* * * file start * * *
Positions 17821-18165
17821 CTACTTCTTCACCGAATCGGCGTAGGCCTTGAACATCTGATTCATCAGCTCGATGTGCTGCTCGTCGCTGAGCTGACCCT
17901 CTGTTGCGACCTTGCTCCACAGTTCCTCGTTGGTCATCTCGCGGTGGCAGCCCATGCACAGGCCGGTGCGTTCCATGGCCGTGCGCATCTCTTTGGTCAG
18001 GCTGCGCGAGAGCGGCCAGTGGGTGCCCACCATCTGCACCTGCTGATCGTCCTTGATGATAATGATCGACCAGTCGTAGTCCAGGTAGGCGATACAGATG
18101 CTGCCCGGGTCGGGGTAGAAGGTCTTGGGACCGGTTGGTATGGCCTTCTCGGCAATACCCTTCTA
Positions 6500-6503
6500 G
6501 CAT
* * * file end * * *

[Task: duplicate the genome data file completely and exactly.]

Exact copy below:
Positions 17821-18165
17821 CTACTTCTTCACCGAATCGGCGTAGGCCTTGAACATCTGATTCATCAGCTCGATGTGCTGCTCGTCGCTGAGCTGACCCT
17901 CTGTTGCGACCTTGCTCCACAGTTCCTCGTTGGTCATCTCGCGGTGGCAGCCCATGCACAGGCCGGTGCGTTCCATGGCCGTGCGCATCTCTTTGGTCAG
18001 GCTGCGCGAGAGCGGCCAGTGGGTGCCCACCATCTGCACCTGCTGATCGTCCTTGATGATAATGATCGACCAGTCGTAGTCCAGGTAGGCGATACAGATG
18101 CTGCCCGGGTCGGGGTAGAAGGTCTTGGGACCGGTTGGTATGGCCTTCTCGGCAATACCCTTCTA
Positions 6500-6503
6500 G
6501 CAT